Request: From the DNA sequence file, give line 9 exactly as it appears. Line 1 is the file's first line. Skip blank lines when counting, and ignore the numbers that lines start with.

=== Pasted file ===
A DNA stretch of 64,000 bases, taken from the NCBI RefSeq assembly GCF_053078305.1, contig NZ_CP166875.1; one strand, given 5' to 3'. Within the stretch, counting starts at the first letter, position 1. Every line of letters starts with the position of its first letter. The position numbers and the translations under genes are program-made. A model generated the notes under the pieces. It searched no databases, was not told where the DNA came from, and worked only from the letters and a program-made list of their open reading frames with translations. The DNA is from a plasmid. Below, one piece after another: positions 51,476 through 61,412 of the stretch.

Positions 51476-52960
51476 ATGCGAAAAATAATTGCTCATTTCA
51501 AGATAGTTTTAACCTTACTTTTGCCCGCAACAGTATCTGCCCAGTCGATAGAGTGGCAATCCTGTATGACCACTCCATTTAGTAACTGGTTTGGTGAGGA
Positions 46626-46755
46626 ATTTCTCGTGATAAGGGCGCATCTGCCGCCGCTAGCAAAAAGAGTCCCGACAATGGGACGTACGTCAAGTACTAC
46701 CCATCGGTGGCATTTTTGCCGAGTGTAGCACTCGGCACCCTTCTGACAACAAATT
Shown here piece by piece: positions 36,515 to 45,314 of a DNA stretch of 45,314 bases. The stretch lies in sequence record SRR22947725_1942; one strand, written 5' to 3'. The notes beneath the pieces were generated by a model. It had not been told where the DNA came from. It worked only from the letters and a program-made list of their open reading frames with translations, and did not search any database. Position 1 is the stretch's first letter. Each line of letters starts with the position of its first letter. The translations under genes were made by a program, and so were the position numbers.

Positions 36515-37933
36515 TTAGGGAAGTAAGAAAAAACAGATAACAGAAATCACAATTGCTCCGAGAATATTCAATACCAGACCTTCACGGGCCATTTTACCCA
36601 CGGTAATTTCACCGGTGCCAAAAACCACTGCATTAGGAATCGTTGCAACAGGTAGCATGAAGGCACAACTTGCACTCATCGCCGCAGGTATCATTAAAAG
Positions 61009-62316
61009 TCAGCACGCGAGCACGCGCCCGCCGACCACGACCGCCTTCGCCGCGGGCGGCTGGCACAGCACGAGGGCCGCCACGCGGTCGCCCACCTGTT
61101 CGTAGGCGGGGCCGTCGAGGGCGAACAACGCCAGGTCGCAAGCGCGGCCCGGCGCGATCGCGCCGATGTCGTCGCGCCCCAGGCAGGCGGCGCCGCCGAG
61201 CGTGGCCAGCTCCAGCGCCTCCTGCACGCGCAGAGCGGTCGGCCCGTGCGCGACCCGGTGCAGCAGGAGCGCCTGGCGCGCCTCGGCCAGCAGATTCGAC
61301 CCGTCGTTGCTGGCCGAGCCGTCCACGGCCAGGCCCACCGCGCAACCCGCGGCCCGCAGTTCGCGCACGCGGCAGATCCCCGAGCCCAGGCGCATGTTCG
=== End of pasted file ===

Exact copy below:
Positions 36515-37933